2.) Monetization

Monetization is a big buzz (or taboo) word in the start-up world. While SyllabusCentral had a solid plan to monetize the site, it required a large and active community to execute. The eventual model was to have students viewing syllabi weeks in advance of classes starting. If we could establish this behavior, then we’d be able to automatically scan the syllabi for an ISBN# of the textbook for that class and offer the student a price comparison of the textbook of that class. The student would then be able to order the textbook, have it arrive in time for classes, and save a couple hundred dollars per semester in the process. Sounds good, right? If only SyllabusCentral reached the critical mass to make this a viable business model…

3.) Think big, but start small

When we started SyllabusCentral, we had high expectations for the site. Right away we tried to conquer the world. Looking back, this was probably a mistake. A more strategic approach would have been to smart small, prove out the business model, and then slowly expand. Had we focused on 3-5 schools from the start and focused on really making those schools successful by establishing a large library of syllabi and a strong user base, we would have then felt more comfortable investing more money into the business and expanding to additional schools.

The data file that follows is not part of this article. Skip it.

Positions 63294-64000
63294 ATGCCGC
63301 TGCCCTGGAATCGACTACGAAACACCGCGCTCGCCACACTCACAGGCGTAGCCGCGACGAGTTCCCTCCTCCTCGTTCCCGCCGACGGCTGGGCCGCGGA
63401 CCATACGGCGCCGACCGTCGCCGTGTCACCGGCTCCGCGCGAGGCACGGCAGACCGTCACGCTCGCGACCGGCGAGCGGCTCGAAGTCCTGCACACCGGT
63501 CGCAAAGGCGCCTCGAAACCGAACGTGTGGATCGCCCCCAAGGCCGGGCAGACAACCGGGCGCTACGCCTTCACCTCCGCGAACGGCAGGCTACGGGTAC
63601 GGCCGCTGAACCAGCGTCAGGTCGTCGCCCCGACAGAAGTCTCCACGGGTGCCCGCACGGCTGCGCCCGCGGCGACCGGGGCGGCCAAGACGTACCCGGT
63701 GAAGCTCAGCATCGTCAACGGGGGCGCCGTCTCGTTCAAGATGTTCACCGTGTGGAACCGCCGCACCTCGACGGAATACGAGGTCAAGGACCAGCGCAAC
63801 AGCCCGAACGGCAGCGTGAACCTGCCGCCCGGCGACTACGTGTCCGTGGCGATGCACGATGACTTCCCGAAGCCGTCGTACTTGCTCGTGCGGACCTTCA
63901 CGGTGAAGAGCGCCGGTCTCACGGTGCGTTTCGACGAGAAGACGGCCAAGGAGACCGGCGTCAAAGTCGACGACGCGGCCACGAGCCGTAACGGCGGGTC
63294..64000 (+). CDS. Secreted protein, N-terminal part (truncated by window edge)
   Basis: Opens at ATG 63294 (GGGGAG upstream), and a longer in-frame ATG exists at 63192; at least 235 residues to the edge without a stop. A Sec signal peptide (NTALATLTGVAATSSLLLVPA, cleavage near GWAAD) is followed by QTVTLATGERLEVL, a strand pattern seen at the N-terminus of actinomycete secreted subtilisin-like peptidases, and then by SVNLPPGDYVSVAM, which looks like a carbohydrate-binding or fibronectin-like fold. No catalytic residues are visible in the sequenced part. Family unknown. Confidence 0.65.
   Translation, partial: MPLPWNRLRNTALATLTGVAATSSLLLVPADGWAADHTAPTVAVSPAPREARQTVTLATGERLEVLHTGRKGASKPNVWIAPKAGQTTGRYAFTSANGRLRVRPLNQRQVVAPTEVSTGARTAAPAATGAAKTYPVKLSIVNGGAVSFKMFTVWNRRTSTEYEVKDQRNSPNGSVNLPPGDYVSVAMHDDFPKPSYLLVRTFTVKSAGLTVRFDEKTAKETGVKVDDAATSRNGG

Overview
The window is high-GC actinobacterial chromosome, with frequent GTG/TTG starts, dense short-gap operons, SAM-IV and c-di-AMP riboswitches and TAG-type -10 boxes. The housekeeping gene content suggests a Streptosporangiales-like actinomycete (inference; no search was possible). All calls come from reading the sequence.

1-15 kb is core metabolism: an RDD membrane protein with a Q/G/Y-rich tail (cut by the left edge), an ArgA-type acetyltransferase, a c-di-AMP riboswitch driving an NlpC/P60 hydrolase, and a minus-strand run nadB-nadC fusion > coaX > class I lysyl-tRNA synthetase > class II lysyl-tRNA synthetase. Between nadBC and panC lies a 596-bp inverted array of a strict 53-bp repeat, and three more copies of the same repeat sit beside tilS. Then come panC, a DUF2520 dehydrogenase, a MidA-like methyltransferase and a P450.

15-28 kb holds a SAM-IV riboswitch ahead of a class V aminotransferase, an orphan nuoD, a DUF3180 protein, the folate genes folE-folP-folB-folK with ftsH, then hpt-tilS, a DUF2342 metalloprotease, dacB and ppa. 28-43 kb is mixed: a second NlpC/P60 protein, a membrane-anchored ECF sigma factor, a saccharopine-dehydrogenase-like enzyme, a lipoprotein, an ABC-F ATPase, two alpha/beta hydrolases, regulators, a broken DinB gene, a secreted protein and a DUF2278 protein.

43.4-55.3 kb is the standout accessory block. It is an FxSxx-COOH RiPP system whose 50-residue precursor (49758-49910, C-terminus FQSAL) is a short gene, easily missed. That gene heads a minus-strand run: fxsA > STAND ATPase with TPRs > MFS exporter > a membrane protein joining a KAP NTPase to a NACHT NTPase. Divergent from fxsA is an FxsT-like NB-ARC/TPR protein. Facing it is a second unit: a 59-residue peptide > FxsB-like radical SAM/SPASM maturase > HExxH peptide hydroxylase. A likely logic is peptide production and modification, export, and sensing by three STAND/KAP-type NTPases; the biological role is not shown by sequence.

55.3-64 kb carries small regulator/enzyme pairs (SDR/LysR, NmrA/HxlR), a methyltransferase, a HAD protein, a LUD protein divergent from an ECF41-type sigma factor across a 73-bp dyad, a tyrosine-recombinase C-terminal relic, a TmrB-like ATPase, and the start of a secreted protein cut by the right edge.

4.) Have a solid marketing plan in mind

Promoting a new idea is never easy. Right away we realized it was going to be very difficult to acquire new members at a low cost. We knew we’d have to rely on word-of-mouth and organic search engine traffic in order to really grow the business. While organic search engine traffic has been great, we never reached the critical mass of syllabi on the site in order to really get the word-of-mouth engine going. If you are starting a business, make sure you have a solid plan to acquire members at a low cost. If you have a capital intensive marketing model, you will need to have a high lifetime value of a member in order to justify every marketing dollar you spend.

5.) Cyclical businesses can be difficult

One of the things that made it really difficult to identify trends and adapt the site accordingly was the fact that students typically only register for classes two times a year usually around November and then again in April. This made things difficult because if we wanted to test a new idea we’d basically have one shot to get it right, and if we got it wrong, we’d have to wait another 4-6 months to test it again. While this type of business is nice in that it is very exciting two times a year, it can be frustrating in that you don’t get that slow steady growth with continuous tweaking and improvement.

The personal blog IS the new resume